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Bone-degrading substances also produced by gums' own cells

16.01.2007 - (idw) Schwedischer Forschungsrat - The Swedish Research Council

Our gums' own cells produce the substances that lead to the degeneration of the jawbone. This is one of the findings in a dissertation that Py Palmqvist will defend at Umeå University in Sweden on January 19. The findings are important to our understanding of how inflammation leads to loosening of the teeth, arthritic rheumatism, and prostheses detaching from the body. The dissertation shows that certain signal substances in the body, so-called cytokines, have the ability to stimulate the cells in bones to degenerate and that these cytokines are produced not only by white blood corpuscles but also by cells in the gums, so-called gum fibroblasts. The production of the cytokine interleukin-6 and its closest relatives, interleukin-11 and leukemia inhibitory factor, is stimulated by certain inflammatory cytokines and is inhibited by other anti-inflammatory cytokines from white blood corpuscles. The findings are important to our understanding of the interplay between local cells in the gums and white blood corpuscles immigrating from the blood that regulates the degradation of bone in diseases involving loosening of the teeth.

The skeleton of a healthy adult human is constantly being renewed, with some parts degrading and being replaced by new bone, on the one hand, to exchange old bone for new bone and, on the other hand, to adapt the structure of the bone to new loads. This occurs at a rate of about 10 percent of the entire bone tissue being replaced each year. In pathological conditions, the reconstruction process can be altered so that the degradation increases and the new growth cannot replace all the degenerated bone. This occurs, for example, in most of the bones in the bodies of patients afflicted with osteoporosis as a result of changes in the amounts of sex hormones. It also occurs locally in certain parts of the skeleton where inflammatory processes are underway. In patients with inflamed gums, the inflammation process can affect the replacement of the bone around the teeth in the jaws so that the bone is lost. The teeth will then become looser and looser until they fall out­gum inflammation has led to loosening of the teeth.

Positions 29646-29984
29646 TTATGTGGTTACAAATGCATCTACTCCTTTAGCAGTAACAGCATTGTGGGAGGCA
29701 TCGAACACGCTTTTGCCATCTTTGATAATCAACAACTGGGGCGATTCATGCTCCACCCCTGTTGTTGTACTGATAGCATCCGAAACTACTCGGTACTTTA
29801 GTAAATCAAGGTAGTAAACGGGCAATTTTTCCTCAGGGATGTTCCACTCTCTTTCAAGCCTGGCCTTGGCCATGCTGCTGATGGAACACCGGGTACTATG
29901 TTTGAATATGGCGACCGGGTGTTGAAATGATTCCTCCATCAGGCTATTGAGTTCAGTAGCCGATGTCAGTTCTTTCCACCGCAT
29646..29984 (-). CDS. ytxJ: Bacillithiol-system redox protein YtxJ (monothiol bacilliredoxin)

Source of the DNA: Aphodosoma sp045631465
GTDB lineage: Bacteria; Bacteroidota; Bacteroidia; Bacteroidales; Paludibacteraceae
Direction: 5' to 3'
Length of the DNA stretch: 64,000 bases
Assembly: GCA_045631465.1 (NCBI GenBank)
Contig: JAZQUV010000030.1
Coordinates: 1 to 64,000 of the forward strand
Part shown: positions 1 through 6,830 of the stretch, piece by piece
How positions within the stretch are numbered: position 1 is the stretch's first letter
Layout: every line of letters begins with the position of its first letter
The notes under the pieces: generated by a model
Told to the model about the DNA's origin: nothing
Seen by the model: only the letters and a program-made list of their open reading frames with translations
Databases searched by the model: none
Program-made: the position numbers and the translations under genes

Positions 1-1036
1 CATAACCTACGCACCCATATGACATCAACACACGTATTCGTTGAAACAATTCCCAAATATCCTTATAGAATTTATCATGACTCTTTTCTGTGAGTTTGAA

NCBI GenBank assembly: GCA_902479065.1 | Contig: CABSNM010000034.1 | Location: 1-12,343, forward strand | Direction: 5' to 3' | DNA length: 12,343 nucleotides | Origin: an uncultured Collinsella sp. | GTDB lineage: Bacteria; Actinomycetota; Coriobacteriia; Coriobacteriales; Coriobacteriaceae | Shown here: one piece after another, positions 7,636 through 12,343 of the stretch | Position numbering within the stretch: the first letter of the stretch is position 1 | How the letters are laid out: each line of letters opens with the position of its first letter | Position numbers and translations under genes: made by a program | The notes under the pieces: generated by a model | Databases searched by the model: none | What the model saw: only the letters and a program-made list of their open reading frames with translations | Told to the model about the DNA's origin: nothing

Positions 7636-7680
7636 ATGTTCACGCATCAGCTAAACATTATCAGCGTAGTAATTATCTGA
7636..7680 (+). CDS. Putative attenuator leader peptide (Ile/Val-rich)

In the same way, in patients with arthritic rheumatism, an inflammation can cause the bone in the joint to be lost, leaving the patient with pain and more and more limited joint function. Inflammation is also the cause of the loosening of certain implants in joints and in the skeleton.

The findings are significant for our understanding of how inflammation processes lead to the degradation of bone in diseases involving loosening of the teeth, arthritic rheumatism, and the loosening of prostheses in the skeleton.

On Friday, January 19, 2007, Py Palmqvist, Department of Odontology, Oral Cell Biology, Umeå University, will defend her dissertation titled Osteotropic Cytokines: Expression in Human Gingival Fibroblasts and Effects on Bone. The public defense will take place at 9:00 a.m. in Hall B, 9th floor, School of Dentistry. The external examiner is Professor Göran Andersson, Section for Pathology, Karolinska Institute, Huddinge Hospital. The main thesis supervisor is Ulf Lerner, Department of Odontology, Oral Cell Biology, Umeå University.





For more information, please contact Py Palmqvist at e-mail: py.palmqvist@odont.umu.se; phone: +46 90-13 78 60; cell phone: +46 70-645 12 55. A high-resolution picture of her is available at http://www.umu.se/medfak/aktuellt/bilder/index.html Read the whole thesis or parts at
Weitere Informationen: http://www.diva-portal.org/umu/theses/abstract.xsql?dbid=960&lang=sv
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